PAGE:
“If the company is cash-flow positive, has liquidity and a fairly sound balance sheet, it’s in a good position since there are many opportunities available right now,” Cobb says. This isn’t only for large companies such as Emeritus as well as smaller, regional players that have targeted expansion plans Cobb adds, noting that “interest rates haven’t changed that much in the past couple of years, however, that amount of equity as well as the coverage ratios you need to maintain is becoming more stringent along with an underwriting.”
Fanwood is a company based in New Jersey. Chelsea Senior Living leveraged a good relationship with a local bank to acquire a former Sunwest location located in New Jersey last fall and is looking to find more deals, according to Roger Bernier, president and COO. “Some individuals are likely to have their debts mature and will be unable to refinance it,” the CEO predicts. “Ultimately our goal is to expand by two communities each year, but it must be the right time for us to look at.”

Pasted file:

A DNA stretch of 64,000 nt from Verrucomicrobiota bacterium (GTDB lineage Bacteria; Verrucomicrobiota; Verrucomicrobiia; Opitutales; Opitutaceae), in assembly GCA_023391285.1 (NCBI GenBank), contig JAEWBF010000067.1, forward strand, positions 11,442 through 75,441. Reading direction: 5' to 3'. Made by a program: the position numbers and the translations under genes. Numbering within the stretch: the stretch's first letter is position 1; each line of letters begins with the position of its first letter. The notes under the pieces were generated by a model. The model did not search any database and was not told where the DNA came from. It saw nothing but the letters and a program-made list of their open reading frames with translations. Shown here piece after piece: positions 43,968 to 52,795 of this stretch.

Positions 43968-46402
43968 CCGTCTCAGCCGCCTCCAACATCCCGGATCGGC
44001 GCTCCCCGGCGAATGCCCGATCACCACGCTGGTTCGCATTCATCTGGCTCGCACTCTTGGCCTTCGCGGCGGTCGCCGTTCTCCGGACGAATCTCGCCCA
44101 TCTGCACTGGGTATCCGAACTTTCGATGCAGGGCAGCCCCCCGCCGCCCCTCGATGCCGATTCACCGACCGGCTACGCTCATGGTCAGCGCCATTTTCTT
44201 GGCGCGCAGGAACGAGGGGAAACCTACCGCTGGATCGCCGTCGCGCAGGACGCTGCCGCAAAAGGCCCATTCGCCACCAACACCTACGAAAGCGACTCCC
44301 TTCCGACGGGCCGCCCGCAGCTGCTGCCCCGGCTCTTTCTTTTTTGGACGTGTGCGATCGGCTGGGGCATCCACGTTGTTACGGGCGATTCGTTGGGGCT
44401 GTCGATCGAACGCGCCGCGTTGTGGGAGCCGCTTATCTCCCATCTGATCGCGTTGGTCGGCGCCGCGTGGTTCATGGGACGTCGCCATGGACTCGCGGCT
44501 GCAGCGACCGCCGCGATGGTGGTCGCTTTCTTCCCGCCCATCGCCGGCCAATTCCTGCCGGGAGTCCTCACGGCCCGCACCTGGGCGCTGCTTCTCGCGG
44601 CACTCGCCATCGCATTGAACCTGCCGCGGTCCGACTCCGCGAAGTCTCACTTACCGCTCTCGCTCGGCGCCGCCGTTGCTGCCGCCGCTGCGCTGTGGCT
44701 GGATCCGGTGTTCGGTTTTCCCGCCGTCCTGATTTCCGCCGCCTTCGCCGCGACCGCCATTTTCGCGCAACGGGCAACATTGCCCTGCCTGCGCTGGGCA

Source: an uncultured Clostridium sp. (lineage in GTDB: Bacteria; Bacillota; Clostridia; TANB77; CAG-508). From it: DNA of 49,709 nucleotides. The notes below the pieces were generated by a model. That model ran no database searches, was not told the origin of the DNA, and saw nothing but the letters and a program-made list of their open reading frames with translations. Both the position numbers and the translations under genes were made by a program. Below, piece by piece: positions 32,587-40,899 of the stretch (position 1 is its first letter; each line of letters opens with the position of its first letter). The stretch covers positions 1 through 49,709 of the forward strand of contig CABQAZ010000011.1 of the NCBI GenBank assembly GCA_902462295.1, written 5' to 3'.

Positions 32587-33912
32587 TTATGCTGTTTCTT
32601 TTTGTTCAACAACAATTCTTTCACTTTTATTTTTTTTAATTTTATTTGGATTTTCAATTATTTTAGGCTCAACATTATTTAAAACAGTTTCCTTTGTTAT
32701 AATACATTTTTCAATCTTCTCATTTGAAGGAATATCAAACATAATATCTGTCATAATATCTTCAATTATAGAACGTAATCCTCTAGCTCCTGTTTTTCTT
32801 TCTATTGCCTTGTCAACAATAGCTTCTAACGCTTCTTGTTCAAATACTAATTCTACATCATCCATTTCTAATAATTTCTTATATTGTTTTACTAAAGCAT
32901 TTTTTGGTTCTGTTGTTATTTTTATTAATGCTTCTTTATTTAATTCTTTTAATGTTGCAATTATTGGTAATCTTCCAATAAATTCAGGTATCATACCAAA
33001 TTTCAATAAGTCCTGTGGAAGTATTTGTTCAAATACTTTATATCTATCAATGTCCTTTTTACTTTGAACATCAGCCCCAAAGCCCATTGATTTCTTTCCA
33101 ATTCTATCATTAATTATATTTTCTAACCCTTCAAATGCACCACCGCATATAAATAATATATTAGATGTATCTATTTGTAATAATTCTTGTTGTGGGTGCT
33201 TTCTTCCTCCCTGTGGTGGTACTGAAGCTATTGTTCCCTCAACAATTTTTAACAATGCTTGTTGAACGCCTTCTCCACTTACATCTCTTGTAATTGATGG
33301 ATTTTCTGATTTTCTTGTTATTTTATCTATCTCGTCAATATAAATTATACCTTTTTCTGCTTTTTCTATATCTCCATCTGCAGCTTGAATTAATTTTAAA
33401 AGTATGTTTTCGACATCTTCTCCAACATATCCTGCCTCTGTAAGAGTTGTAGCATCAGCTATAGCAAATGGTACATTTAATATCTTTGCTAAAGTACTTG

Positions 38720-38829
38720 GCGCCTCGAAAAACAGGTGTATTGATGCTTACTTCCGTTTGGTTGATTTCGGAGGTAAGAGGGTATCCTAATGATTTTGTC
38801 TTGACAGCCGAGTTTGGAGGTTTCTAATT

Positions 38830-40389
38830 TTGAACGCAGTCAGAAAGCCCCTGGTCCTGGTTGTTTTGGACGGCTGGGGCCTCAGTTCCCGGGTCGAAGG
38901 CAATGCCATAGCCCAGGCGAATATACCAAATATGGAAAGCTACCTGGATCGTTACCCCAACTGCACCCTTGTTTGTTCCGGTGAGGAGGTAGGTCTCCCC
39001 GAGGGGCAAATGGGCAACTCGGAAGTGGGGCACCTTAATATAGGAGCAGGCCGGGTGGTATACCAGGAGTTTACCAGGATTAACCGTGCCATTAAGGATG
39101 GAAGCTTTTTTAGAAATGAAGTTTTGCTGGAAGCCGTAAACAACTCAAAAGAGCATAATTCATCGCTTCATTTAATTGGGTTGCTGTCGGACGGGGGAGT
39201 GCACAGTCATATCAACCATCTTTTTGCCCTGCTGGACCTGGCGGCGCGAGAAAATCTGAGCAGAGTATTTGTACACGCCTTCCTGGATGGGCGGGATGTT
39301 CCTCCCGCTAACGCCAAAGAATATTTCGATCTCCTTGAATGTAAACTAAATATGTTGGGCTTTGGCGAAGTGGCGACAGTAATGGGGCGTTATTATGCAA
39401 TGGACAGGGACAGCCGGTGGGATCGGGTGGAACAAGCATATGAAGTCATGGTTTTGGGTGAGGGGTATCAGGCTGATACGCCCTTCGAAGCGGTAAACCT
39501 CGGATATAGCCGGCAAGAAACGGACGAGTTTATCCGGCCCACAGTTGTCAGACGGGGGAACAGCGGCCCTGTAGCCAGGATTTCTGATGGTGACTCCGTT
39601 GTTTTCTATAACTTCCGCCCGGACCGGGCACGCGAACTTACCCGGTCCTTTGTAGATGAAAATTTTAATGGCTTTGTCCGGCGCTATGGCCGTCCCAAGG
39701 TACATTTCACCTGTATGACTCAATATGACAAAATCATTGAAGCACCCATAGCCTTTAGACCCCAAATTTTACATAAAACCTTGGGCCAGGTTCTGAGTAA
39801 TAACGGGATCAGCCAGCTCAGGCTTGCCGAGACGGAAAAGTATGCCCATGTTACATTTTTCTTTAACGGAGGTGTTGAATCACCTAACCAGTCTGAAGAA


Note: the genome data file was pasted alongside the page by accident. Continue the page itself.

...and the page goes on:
The majority of the buying activity in 2010 will be confined to distressed properties, however, no one thinks that a lot of luxury properties to be put on the market in 2010 as per Steve Monroe of Senior Care Investor. “High-performing properties are likely to be sold if the owners are able to obtain a decent cost, though that might be changing in the course of 2010.”
However, prudent owners should not be enticed by the attractive price tags enough that they forget to think about how the purchase fits in with their current portfolio and the changing requirements of families and seniors, Moore cautions. “Senior psychographics are evolving,” he adds. “It’s not as very much as the World War II homemaker widow as the 80-year-olds that have been employed in the workplace.”